Music, food and people in traditional Indian dress returned to the William R. Talley Recreation Center on Saturday night for the annual Festival of India.

The festival included Indian performances, music, food and vendors selling traditional Indian clothing.

The first year the festival was held, in 2002, it brought out about 100 people, according to Manish Desai, president of the Indian Association of Frederick.

Since then it’s grown year after year with more than 700 people expected to attend Saturday’s event.

The original idea behind the festival, he explained, was to share with the community the many aspects of Indian culture.

“The Indian community is growing largely in Frederick County,” he said. “To represent the Indian culture in Frederick County, we do cultural events that encompass the ethnicity of India and India’s heritage.”

The festival brings out people and organizations from neighboring counties, as well as local elected officials.

This year, Desai wanted people to experience “good memories and good food” at the festival as well as gain an appreciation of the culture.

His favorite part about the festival? The food.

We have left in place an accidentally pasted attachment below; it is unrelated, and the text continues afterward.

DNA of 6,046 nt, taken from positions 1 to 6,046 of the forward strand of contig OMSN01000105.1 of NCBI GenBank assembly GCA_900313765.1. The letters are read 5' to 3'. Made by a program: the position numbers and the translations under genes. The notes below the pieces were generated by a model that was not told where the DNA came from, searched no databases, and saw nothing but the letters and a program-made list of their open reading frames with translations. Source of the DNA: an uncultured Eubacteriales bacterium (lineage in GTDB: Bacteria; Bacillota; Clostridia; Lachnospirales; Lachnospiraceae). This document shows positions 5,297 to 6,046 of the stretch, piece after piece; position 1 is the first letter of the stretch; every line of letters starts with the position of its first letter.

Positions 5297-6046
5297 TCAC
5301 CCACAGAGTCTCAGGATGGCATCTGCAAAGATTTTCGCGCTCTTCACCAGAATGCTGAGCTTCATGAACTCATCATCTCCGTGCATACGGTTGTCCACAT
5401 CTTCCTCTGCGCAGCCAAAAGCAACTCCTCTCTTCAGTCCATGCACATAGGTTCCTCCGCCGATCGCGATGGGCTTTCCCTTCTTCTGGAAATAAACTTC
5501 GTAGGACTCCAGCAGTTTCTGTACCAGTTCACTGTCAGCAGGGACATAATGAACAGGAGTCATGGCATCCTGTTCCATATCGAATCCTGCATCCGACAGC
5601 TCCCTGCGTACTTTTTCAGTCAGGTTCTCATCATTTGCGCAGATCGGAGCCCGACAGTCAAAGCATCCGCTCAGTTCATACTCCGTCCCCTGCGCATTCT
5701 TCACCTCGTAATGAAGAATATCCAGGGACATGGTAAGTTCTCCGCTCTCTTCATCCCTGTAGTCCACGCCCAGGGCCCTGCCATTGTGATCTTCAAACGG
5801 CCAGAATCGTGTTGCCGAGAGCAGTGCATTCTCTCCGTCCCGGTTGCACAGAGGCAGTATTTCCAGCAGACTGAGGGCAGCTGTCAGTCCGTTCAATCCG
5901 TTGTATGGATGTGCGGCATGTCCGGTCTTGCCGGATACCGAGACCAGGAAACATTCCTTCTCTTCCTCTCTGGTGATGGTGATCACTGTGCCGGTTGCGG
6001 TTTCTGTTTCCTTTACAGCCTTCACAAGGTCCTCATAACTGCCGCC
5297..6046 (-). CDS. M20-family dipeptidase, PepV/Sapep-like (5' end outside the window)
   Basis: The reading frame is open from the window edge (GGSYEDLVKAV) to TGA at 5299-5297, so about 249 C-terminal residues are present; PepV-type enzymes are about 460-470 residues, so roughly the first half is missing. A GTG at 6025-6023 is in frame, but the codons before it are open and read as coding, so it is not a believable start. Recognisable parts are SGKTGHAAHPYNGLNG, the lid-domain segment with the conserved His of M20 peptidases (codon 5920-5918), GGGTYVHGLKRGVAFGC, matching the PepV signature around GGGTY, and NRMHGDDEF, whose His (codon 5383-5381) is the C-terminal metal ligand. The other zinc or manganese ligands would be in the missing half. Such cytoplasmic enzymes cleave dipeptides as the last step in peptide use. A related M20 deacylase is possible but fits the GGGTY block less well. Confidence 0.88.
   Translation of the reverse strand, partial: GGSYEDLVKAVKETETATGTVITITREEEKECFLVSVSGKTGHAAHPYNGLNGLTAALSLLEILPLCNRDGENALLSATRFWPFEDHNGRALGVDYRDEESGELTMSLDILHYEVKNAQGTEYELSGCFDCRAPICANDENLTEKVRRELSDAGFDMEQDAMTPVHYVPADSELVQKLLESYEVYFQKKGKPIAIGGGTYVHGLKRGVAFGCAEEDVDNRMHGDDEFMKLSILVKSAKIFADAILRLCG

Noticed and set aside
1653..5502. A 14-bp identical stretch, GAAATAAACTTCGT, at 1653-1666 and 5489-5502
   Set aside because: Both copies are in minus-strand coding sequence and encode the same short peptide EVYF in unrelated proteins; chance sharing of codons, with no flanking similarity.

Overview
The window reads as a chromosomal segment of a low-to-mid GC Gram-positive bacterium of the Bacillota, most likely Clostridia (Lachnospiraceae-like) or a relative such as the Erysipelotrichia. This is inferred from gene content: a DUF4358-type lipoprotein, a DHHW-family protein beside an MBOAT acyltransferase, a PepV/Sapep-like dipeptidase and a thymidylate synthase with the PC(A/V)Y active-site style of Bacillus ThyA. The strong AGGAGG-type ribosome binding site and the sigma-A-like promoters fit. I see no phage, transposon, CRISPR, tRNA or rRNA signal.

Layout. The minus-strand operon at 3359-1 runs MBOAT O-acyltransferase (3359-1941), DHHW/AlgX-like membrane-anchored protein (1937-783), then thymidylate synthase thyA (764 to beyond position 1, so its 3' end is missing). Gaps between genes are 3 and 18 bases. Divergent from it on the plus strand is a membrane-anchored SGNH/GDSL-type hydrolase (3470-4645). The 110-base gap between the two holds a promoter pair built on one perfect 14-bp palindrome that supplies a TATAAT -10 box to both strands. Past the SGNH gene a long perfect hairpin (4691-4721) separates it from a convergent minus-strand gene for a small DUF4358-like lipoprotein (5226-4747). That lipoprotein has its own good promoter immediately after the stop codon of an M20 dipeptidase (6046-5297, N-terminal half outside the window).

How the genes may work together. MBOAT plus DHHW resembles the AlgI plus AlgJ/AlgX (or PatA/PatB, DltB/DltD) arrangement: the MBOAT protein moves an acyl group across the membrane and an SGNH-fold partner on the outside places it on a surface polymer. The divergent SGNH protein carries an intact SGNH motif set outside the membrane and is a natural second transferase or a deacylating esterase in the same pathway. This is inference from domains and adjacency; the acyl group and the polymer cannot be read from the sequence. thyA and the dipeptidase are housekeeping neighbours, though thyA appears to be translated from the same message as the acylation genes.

Purani and Kirithiga, two girls performing at the festival, agreed.

The 11-old-old girls performed bharatanatyam, which is a south Indian classical form of dance.

Before their performance, they were practicing with their teacher, Aarrthy Arunachalam.

Purani, from Gaithersburg, said she was nervous before going on to dance in front of the crowd. Kirithiga, from Clarksburg, was “neutral.”

Arunachalam’s favorite part was seeing the younger generation learn and appreciate the culture.

“I love seeing how the generations are still keeping the traditions alive, how these girls are learning and keeping the Indian tradition and the Indian art forms alive,” she said.

She explained that it’s important to continue the Festival of India so people can continue to experience authentic Indian traditions.

“It’s for them,” she said of the children. “They don’t see what it’s like in India, and quite frankly, neither do I. They get to experience the music, they experience the art forms, they experience the food and that, by definition, that’s part of the culture of India.”

She added that it’s a way to learn from each other, find similarities and grow from that.

“It allows us to share our culture with everyone,” she said. “I’ve seen several other people from the Frederick community come and enjoy the food and enjoy the dance. It’s an educational experience.”

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